including:
 roads making up the designated Primary Route Network;
 all local roads serving motorway junctions;
 main roads forming part of or principal bus network or used by highfrequency
bus services; and
 roads serving major education and employment sites.
Although our local highway authorities retain operation and maintenance powers on the KRN,
they have delegated the management arrangement to TfWM and we must ensure effective
flow of traffic on the KRN. It is also essential that we monitor and report on network
performance and develop policies and strategies. Therefore, we must ensure efficient
operation of the KRN is not prejudiced by development - whether it is directly through the
impacts of traffic generation; or through poor coordination/planning of works to deliver the
development.
Bus Standards
It is important that any development should NOT have a detrimental effect on the flow of
buses and respect the below policy within MfG:
 Ensuring town centre access for core bus routes facilitates their minimum commercial
speed of 16 km per hour am peak journey times;
 Ensuring town and city centre access for SPRINT Bus Rapid Transit lines facilitates a
minimum commercial speed of 20 km per hour am peak for proposed SPRINT routes.
Other areas of interest
In paragraph 6.1.36, reference should be made to Highways England Junction improvements
for cycling (currently in feasibility development), other cycle highway schemes and
cycling/walking links to rail stations/interchanges. Also the significant improvements being
made to canals is a step change for the region in making cycling easier and should be
referenced in this section.
In terms of the Policy Area E - The Black Country Transport Network text should include the
HS2 Growth Strategy as well as the HS2 Connectivity Package.
Finally, where the government's DaSTS is now out of date, the Department for Communities
and Local Governments 'Transport evidence bases in plan making and decision taking' should
be referenced, to ensure an appropriate assessment of the transport implications are
undertaken when reviewing the Local Plan.
Summary
TfWM supports the vision for the Black Country as contained within the Draft Core Strategy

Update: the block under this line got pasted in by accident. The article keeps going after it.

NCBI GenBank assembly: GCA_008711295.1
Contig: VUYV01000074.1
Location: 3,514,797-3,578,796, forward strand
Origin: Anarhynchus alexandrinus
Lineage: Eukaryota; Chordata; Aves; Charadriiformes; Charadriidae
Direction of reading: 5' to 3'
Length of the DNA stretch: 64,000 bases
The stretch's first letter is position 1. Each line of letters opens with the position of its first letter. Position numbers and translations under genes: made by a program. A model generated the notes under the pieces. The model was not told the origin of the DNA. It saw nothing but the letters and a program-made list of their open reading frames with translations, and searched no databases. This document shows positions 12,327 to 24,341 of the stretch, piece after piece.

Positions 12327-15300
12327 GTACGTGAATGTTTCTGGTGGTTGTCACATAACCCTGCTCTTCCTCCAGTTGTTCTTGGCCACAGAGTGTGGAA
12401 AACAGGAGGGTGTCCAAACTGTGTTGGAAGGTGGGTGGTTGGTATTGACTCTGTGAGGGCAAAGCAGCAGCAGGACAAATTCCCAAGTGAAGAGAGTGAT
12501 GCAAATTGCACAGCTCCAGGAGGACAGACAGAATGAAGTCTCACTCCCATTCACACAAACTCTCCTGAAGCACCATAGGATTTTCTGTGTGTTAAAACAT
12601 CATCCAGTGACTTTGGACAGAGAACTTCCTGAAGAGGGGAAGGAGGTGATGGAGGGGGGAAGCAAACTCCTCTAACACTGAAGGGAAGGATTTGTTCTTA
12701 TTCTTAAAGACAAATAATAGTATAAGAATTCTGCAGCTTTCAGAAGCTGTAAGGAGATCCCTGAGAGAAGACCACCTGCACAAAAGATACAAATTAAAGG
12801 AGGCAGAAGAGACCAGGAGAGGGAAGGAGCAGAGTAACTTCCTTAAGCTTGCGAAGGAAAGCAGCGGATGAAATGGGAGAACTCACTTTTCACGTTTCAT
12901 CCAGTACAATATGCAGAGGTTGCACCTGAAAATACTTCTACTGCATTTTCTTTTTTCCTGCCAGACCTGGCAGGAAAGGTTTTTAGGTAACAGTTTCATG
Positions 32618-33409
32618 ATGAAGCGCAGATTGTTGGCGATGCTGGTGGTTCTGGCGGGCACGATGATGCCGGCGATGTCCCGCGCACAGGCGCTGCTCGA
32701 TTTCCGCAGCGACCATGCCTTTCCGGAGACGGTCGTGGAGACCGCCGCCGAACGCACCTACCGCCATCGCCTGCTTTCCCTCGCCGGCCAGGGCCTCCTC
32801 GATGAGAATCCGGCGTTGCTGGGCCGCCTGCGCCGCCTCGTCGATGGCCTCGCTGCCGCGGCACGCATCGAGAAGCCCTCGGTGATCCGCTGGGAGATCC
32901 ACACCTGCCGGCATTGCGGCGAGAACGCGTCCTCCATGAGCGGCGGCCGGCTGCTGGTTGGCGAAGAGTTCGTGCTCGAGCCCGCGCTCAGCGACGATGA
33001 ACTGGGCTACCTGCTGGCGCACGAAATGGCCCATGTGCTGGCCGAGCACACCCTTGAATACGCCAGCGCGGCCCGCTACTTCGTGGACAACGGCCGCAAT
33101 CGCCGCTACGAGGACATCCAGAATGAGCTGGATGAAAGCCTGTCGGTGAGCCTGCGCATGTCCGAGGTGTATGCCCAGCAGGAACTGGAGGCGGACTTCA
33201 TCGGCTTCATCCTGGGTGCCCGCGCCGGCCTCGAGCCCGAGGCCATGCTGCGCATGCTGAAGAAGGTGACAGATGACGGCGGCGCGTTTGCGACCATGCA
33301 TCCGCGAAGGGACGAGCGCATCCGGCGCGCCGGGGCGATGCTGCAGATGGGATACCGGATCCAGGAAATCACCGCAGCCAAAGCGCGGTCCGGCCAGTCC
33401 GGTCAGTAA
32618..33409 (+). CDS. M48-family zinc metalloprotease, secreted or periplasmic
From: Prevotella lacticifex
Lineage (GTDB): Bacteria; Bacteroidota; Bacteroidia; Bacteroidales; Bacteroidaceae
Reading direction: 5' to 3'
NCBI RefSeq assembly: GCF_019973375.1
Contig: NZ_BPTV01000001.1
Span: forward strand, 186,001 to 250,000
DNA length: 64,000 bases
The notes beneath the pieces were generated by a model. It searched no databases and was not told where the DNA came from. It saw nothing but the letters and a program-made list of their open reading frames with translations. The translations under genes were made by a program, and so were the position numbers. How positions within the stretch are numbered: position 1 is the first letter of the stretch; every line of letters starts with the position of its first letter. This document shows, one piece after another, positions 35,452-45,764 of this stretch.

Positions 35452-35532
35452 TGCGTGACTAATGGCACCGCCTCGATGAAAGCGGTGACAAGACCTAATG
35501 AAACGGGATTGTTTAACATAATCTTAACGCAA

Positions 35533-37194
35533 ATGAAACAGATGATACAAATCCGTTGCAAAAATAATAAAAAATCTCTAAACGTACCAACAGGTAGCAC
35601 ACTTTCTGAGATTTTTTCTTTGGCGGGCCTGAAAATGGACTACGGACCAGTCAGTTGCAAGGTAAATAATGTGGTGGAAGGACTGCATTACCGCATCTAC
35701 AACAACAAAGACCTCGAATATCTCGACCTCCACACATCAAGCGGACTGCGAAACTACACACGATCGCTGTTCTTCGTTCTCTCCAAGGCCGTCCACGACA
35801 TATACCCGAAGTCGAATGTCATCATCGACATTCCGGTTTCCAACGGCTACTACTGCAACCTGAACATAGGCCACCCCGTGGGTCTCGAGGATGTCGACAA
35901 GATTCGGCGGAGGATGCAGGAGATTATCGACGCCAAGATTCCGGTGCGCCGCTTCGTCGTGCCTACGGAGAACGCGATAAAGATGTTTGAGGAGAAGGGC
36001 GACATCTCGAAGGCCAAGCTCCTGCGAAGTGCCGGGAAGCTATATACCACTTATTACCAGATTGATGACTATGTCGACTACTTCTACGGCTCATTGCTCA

and broadly support its aims and policies. Key areas of interest are:
 TfWM's 10 Year Delivery Plan, the HS2 Growth Strategy and the Black Country Rapid
Transit Study should all be included in the evidence base and be referenced in policies
TRAN1 -TRAN5;
 More emphasis should be placed on the importance of sustainable transport options
within the housing, employment and green belt areas, to support new development
in periphery locations. For example bus priority measures, enhanced walking and
cycling measures and reference to all three SPRINT Bus Rapid Transit schemes should
all be included in the transport policy sections;
 When deciding on the location of developments, consideration to existing cycling and
walking infrastructure such as canals and greenways should be clearly part of the
criteria for development, especially concerning development in the greenbelt;
 In terms of the development options, sustainable travel modes must be mentioned in
the challenges and opportunities tables for all options. TfWM would also welcome a
close partnership approach, in developing the required transport to support growth.
 Reference should be made to 'Bus Network Development Plans' to ensure the bus
network fully supports all proposed developments across the Black Country; and
 Finally, reference should be made to issues like air quality, clean air zones and healthy
streets.
Local Plan Delivery
We would like to further reiterate our support for the partnership approach that has been
taken to addressing the strategic transport needs of the plan and the wider area and would
welcome further dialogue as this plan develops.
We would also offer any support required in developing a comprehensive infrastructure plan
that enables the successful delivery of the plan. This will clearly need to relate to ongoing
work schemes within the 10 Year Delivery Plan, in line with the Strategic Transport Plan. The
early development of this infrastructure plan will give potential investors confidence and
allow funding and financing packages to be developed and is therefore a crucial piece of
supporting evidence.